Too many thoughts, too little time.

Never Forget

I know this site will be flooded with posts about this today, but I’m adding mine anyway.

Today, for school, and history with the boys, I told them about what happened on this date eleven years ago. I couldn’t get through it without crying. Just every time I opened my mouth, I cried more. It’s amazing how something like this can move you. It’s been over a decade, I didn’t know anyone involved…and still, I’m crying.

You hear how everyone remembers where they were when the planes hit. I was in the shower. I was 16 and had just gotten home from running. I got in the shower, my mom burst through the door, and said “get out, now! We’re under attack!” I remember, very clearly, thinking “What the hell?” as I tried to rinse the soap out of my hair. She said a plane had hit the WTC. I know how to fly a plane, I know things go wrong, so, I said “well, it’s tragic but, attack?  How do you know it wasn’t an accident?” She was standing at the doorway…watching tv from there, and she screamed. And yelled “yes, I’m sure, the second one just hit!” I stood in her bedroom, mesmerized, crying, in nothing but a towel, soap still running out of my hair, for the next few hours. I couldn’t move, I didn’t want to miss anything, I was scared to miss anything. I didn’t get dressed until I saw the time lapsed images of the planes leaving the sky.

Even now, I get chills watching that video.

At the time, I wanted nothing more in life than to be a military fighter pilot. But, that day took quite a bit of wind out of my sails. If this happened again, I didn’t think I could shoot down Americans. I didn’t think I could kill 300 innocent people even if it meant saving 3,000. People going to work, families on vacation…and if this sort of thing happened again, the fighter pilots are supposed to take them down. And now, thinking about it…my husband is on a plane 4+ times a week. My kids are on a plane quite often. I know I couldn’t do it now. At 16, I thought maybe I could. Now I know I couldn’t.

It’s amazing how much can change in just a few minutes. The WTC buildings left the skyline, almost 3,000 people died in moments. Hundreds of men and women who went to work for a routine day that day were honored in funerals days and weeks later as heroes. In just moments the kiss goodbye at the gate was lost and traded for a drop off at the door and dozens of instances of procedures put into place to make us feel safer, but don’t do much. And, yes, every time I step onto a plane, I think about the fact a downed radio system may get me killed by our own military, but luckily, everyone now knows my 7 yr old doesn’t have a bomb in his work boots. A few moments completely changed travel for Americans. It made terrorism a word in the everyday language, and allowed parts of the Constitution to be practically thrown away. It was a horrible, sad, and scary day, that did exactly as intended. It sparked terror in the lives of almost everyone in the United States, and even other parts of the world…and has for the last decade.

Brad asked me today when I thought 9/11 would be declared a national holiday. Honestly, I don’t think it ever will be. Pearl Harbor was about the same scope. Americans attacked on their own soil. Thousands dead. Completely unsuspecting. A national tragedy that brought the country together. And, it’s faded or fading from people’s memory. 2 yrs ago, at the college, they had a moment of silence on December 7. When it was over, a group standing next to me asked what it was for. Another time,  on September 11, the professor asked where everyone was on Sept 11. A lot of people, my age and older remembered, things like “at work” or “at school” or “the dr with my son who just broke his arm”. Then, they asked a younger kid. He said he had no idea. He was only 6 or so when it happened. He remembered his parents very upset, but he couldn’t understand why. Even at 17. They didn’t know anybody there. It sucked, but he didn’t understand the people still crying.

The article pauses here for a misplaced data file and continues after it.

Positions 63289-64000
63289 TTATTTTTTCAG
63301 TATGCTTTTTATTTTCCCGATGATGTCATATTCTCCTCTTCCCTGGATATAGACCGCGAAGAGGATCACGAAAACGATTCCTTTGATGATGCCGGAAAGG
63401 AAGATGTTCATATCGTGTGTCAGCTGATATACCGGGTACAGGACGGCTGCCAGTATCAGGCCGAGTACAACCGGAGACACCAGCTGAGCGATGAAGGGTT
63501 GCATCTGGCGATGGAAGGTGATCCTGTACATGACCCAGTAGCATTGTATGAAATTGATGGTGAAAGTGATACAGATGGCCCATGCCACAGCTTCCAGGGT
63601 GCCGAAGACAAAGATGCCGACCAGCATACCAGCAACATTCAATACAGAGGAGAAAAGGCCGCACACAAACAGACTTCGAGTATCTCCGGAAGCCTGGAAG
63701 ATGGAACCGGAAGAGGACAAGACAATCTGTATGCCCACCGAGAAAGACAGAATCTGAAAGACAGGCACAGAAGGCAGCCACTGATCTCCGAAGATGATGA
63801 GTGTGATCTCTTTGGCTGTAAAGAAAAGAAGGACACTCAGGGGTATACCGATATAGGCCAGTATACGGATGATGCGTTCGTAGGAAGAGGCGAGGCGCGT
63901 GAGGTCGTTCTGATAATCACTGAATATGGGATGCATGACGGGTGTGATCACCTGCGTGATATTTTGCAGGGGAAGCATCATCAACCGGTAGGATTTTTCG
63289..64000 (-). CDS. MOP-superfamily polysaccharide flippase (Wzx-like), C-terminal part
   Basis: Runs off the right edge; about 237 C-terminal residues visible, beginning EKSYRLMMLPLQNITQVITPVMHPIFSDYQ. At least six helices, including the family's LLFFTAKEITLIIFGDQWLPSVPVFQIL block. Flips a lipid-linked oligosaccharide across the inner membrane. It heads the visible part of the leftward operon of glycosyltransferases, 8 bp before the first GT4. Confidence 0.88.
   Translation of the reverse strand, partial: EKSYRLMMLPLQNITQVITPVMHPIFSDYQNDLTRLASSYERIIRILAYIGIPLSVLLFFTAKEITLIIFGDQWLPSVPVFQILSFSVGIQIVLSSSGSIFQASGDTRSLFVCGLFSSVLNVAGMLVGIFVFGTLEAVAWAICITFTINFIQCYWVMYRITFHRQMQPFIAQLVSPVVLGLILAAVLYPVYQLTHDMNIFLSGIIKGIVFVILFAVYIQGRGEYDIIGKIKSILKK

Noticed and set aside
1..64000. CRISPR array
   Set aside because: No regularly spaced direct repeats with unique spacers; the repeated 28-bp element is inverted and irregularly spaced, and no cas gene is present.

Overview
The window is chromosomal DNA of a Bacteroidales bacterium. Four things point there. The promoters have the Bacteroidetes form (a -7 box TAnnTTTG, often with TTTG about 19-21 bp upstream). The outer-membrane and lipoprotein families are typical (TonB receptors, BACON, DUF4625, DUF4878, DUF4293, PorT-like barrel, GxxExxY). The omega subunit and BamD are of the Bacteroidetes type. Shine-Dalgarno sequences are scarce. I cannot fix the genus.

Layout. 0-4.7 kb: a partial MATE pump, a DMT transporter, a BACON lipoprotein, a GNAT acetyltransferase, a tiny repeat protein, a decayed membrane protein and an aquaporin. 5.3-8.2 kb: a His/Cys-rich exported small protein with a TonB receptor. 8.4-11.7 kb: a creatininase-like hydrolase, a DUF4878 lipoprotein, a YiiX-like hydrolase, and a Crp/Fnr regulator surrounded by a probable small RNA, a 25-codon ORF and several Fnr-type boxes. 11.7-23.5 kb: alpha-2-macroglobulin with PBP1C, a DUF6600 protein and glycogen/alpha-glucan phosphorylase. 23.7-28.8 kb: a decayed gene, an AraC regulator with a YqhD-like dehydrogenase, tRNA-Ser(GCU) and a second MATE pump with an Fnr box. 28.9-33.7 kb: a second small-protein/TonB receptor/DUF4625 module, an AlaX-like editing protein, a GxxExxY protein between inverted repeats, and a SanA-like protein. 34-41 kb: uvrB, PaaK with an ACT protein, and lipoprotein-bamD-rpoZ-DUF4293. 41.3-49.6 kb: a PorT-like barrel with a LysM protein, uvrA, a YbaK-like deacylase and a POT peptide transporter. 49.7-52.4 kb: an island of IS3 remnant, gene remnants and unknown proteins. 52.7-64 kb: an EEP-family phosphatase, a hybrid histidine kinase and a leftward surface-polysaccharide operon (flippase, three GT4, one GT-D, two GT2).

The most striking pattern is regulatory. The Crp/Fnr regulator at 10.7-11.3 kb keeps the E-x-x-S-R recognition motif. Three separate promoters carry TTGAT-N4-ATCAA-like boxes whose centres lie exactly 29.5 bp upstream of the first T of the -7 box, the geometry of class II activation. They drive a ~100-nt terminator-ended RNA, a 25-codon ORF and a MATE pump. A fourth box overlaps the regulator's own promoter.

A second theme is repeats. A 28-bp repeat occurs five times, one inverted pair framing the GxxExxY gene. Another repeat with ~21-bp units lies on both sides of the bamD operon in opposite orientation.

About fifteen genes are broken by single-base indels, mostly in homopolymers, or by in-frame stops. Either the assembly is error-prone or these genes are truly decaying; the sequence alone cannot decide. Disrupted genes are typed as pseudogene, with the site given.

It occurred to me, this is just history. To my kids, it won’t hold much more significance than Pearl Harbor, that won’t hold any more significance than the Civil War or the War of 1812. Yup…that sucked. What date again? I need to know it for the test! They will never understand getting goosebumps as you walk past that crater in the ground. They don’t know they are missing anything by not being allowed to watch daddy’s plane take off. It doesn’t seem odd to them that they aren’t allowed out of the car in the one spot at the airport, by the fence, where you can watch the flights.

I don’t know that my long rambling post really has a point. I’m just talking, trying to express myself, away from the kids, who got upset, because they couldn’t understand why mommy was crying. Mommy was crying for everything that was lost that day. Things that they never even knew existed.

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Comments on: "Never Forget" (3)

  1. It’s interesting how much these historical tragedies affect us emotionally when we are young. I was almost 50 when the WTC was plane-bombed, and it did not move me that way, even though I was mindful of the tragedy and loss. By contrast, I remember the murders of JFK, Bobby Kennedy and Dr. King (when I was young) like it was yesterday.

    • That’s interesting. I never thought before about how your age may affect the impact it has on you.

      Well, I suppose I did. Obviously a 2 yr old isn’t going to be as upset as a teenager. But, I never wondered before if it went the other way as well. I wonder why.

      • I sure don’t know why, but it sort of happens with everything you go through as a teen. You always remember your first love, and the songs you liked, all kinds of things. My wife’s aunt is 101. She still hums tunes and talks about movies from the 1930s.

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